Resurrected Living
"What are you going to do with your new resurrected life? This is the heroic question." Richard Rohr

The Ministry of Tears

“There’s no crying in baseball!”  That was the famous line spoken by Tom Hanks in the movie “A League of Their Own.”  That comical moment speaks more truth than we may think.  We live in a culture where people are often uncomfortable with emotions.  In the past we have idolized figures like John Wayne, men who were brave and heroic, but never emotional.  Many of us grew up with fathers who we may have seen teary-eyed only once or twice or maybe never at all.  To some in our culture crying is viewed as a sign of weakness.  To others it is something that makes them uncomfortable when they are around it.  They don’t know what to do or say.  This fear of anything emotional is strictly cultural.  In the Bible we find a God who openly loves, occasionally grieves, and who is not afraid to cry.

Tears are probably not the first thing we associate with God, even though He weeps on several occasions.  The most famous account of God crying is when Jesus wept at the death of Lazarus.  This is a famous story in the gospel of John, but sadly the weeping of Jesus is probably more famously known as the shortest passage in the Bible, rather than a sincere moment in the life of God when He weeps over the death of a friend.  Many have speculated and some have even been confused as to why Jesus weeps at this moment, since He knows Lazarus will be brought back to life.  There is nothing to be confused about.  Jesus is participating in the grieving process.  He is showing us that it is perfectly natural to grieve at the loss of a loved one or any other crisis situation we may be facing.  Tears are not to be looked down upon.  They can sometimes help us get through the toughest moments in life.

Some may attribute the tears of Jesus to His humanity, but there are other places in the Bible where God, our heavenly Father, weeps.  Jeremiah is known as the weeping prophet because on several occasions he weeps over the condition of Israel.  The problem is that in several of these passages Jeremiah is speaking on God’s behalf.  I have no doubt that Jeremiah wept over Israel, but so did God.  The most famous of these passages is found in Jer. 8:18-9:3.  The section begins in 8:17 with the phrase “says the Lord” and ends in 9:3 with the same phrase.  Jeremiah is speaking, but he is speaking God’s words.  This passage describes how God feels.  Notice the grief of God:

“My joy is gone, grief is upon me, my heart is sick…For the hurt of my people I am hurt, I mourn, and dismay has taken hold of me…O that my head were a spring of water, and my eyes a fountain of tears, so that I might weep day and night.”

God feels the hurt of a disobedient child.  This hurt is like none other.  The parent helplessly watches as their child is spinning out of control, knowing there is nothing they can do to prevent the coming disaster.  Frederick Buechner describes this grief in his book “Now and Then”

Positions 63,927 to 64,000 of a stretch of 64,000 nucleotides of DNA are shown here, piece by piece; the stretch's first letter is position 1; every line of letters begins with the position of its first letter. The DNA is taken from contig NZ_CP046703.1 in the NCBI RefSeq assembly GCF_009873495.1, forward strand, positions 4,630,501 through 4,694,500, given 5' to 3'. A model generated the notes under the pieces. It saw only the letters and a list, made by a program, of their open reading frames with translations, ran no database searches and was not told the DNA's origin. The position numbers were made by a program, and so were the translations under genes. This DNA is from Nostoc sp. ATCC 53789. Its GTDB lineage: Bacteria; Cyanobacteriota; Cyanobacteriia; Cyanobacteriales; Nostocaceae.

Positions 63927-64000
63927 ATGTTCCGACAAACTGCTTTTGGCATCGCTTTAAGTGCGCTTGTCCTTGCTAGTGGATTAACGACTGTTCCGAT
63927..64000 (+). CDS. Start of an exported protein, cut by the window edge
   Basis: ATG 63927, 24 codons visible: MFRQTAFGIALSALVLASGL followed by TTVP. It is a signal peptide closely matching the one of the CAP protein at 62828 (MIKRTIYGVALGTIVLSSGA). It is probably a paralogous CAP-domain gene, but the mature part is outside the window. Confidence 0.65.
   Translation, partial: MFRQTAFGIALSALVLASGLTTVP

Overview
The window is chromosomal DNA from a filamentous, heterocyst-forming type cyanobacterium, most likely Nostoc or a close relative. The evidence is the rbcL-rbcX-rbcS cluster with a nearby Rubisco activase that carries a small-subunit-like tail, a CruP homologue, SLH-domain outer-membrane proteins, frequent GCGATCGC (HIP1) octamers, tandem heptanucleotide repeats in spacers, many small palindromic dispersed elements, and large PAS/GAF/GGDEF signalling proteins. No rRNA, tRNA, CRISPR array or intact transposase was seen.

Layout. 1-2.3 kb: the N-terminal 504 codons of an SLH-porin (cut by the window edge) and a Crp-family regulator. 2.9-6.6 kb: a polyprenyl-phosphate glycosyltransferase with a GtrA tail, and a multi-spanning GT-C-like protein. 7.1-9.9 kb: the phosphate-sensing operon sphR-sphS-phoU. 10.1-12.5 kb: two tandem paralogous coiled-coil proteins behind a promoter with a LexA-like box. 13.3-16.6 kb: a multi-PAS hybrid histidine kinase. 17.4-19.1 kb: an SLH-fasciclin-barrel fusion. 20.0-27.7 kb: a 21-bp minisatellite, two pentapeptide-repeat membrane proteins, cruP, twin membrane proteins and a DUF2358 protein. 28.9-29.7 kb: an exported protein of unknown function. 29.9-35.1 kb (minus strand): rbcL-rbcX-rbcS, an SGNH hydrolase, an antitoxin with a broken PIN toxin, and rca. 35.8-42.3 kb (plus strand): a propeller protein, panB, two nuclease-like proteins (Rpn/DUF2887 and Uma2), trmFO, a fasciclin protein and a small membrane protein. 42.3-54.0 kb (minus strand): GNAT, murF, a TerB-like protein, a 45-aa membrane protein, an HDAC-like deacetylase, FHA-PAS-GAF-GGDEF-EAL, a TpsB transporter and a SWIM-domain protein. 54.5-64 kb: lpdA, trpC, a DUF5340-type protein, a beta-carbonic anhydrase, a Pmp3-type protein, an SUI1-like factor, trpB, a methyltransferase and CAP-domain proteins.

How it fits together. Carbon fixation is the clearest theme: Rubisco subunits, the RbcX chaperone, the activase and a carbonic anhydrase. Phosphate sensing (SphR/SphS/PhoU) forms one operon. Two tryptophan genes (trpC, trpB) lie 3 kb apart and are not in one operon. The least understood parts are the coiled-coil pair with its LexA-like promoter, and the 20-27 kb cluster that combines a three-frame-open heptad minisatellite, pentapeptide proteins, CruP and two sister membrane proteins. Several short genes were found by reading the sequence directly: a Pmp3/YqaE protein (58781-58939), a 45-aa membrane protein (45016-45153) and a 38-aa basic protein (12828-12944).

To love another, as you love a child, is to become vulnerable in a whole new way.  It is no longer only through what happens to yourself that the world can hurt you, but through what happens to the one you love also…  When it comes to your own hurt, there are always things you can do.  You can put up a brave front, for one, and hide behind that front, if you are lucky, if you persist, you can become a little brave inside yourself.  You can become strong in the broken places, as Hemingway said.  You can become philosophical, recognizing how much of your troubles you have brought down on your own head and resolving to do better by yourself in the future…But when it comes to the hurt of a child you love, you are all but helpless.  The child makes terrible mistakes, and there is very little you can do to ease his pain, especially when you are so often a part of his pain, as the child is a part of yours.  There is no way to make him strong with such strengths as you may have found through your own hurt, or wise enough through such wisdom, and even if there were, it would be the wrong way because it would be your way and not his.  The child’s pain becomes your pain, and as the innocent bystander, maybe it is even a worse pain for you, and in the long run even the bravest front is not much use.

God cries when He sees us choose the wrong path.  He cries when we hurt.  He cries when we experience tragedy.  God is our father and he feels our pain.  We should not frown upon tears.  We should not think any less of a person because they are willing to cry.  God cries.  To weep is natural.  It is part of the grieving process we go through.  We must always remember that whatever tragedy or crisis we experience we are not alone.  God is there!  When we cry we do not cry alone.  God is there also!  We serve an empathetic God who deeply cares about us.

One Response to “The Ministry of Tears”

  1. Great thoughts, Scott. We’ve have three different members who have lost loved ones this week. I’ll be passing this on to them. Thanks.

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